I am not crazy. There is a name for what is happening to me: ambiguous loss. And it is the most difficult type of loss to deal with.
In my case, I have experienced a slow accumulation of ambiguous losses, ranging from major ones such as my parents’ separation and divorce nearly 30 years ago to minor ones such as our move from one nearby community to another last year.
There is a lot of ambiguous loss floating around in adoption, on all sides of the triad, and much of it also takes the form of disenfranchised grief.
First parents, whether in or out of reunion, face the loss of the “normal” parent/child relationship. This can be complicated by secrecy or shame that may surround the adoptive placement.
More about first parents and ambiguous loss:
Adoptees in or out of reunion, similarly, must negotiate their dreams, hopes, and feelings in regard to their first families and, in many cases, foster families as well. Their attempts to do so are often frustrated by a desire not to hurt their adoptive families, messages from society that they should be “grateful” for their adoptive families, and societal stigma against first parents (first mothers in particular).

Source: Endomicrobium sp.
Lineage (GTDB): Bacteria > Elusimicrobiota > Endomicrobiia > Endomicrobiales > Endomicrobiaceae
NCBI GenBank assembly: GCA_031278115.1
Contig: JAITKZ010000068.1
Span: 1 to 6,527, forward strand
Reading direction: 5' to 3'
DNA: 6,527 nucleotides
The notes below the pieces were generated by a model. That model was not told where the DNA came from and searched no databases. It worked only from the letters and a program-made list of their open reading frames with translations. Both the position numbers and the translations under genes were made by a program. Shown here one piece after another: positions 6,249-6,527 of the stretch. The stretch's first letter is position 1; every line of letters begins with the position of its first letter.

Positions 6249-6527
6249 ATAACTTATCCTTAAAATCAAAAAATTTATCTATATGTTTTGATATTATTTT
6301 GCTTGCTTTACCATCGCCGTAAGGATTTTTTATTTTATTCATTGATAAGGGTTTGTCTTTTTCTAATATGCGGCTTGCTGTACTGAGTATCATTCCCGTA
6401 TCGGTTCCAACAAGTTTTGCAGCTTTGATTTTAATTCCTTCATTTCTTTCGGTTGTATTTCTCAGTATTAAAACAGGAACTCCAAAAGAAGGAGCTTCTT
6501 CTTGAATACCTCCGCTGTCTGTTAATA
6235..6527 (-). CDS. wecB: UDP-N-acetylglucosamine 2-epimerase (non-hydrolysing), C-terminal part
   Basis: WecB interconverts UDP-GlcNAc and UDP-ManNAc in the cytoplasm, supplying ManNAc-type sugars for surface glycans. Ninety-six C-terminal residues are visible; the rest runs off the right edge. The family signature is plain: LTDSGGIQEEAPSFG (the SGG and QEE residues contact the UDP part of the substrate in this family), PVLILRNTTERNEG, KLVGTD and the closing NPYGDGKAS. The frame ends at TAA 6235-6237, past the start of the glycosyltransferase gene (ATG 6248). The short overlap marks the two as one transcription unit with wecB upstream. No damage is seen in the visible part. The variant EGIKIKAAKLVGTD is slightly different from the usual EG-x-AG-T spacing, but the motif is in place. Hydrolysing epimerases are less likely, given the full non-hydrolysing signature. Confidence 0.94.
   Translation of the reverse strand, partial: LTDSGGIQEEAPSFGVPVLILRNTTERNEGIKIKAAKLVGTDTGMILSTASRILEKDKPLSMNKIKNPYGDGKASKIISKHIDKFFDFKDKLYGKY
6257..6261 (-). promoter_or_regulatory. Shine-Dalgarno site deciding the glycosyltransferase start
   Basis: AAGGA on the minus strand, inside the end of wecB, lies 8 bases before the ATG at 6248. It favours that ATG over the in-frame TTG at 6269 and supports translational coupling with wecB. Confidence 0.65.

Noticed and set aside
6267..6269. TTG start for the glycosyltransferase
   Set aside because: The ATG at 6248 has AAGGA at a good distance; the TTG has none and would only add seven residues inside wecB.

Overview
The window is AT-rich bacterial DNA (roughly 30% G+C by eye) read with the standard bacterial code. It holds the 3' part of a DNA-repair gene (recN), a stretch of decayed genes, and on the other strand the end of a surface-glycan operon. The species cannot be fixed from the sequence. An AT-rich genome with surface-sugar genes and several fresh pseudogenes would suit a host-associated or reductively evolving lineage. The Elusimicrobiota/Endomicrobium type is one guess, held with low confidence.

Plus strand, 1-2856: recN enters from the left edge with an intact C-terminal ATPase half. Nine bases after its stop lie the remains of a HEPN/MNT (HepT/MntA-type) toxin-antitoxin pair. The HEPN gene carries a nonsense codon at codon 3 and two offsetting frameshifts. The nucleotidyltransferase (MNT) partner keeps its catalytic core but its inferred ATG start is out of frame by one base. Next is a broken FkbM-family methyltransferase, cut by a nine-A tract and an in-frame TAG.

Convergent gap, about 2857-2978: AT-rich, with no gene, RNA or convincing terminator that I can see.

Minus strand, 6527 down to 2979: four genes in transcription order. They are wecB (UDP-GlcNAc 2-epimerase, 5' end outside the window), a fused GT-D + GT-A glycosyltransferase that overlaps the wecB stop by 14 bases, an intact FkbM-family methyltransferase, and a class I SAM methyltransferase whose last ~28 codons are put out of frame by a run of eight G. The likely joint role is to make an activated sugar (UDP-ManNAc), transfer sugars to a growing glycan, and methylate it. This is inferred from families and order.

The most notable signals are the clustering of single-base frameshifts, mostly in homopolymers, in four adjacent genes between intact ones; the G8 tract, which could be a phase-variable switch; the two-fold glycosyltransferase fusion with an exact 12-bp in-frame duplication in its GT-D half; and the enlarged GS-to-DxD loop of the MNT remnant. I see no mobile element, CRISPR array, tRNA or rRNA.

More about adoptees and ambiguous loss:
Adoptive parents often come to the adoption experience through infertility and/or miscarriage, which are also types of ambiguous loss. Though probably better supported than either first parent or adoptee losses, these challenges are often overlooked, misunderstood, or minimized by society as a whole.
The thing that really strikes me about this is how much various members of the adoption triad try to legitimize their own grief by minimizing the losses of others. Adoptive parents may play the “just be grateful” card. First parents question the legitimacy of adoptive parents’ losses now that they have children. Adoptees rail against both sets of parents and overlook the pain they may have experienced (then again, what kid doesn’t?).
So here’s a plea for some gentleness, some thoughtfulness, and some consideration. According to what I’m reading, lack of ritualized community grieving is one of the main things that makes ambiguous loss so difficult. Can we come up with some rituals and kind words of our own, in our little community, to help each other along the road of these difficult losses?
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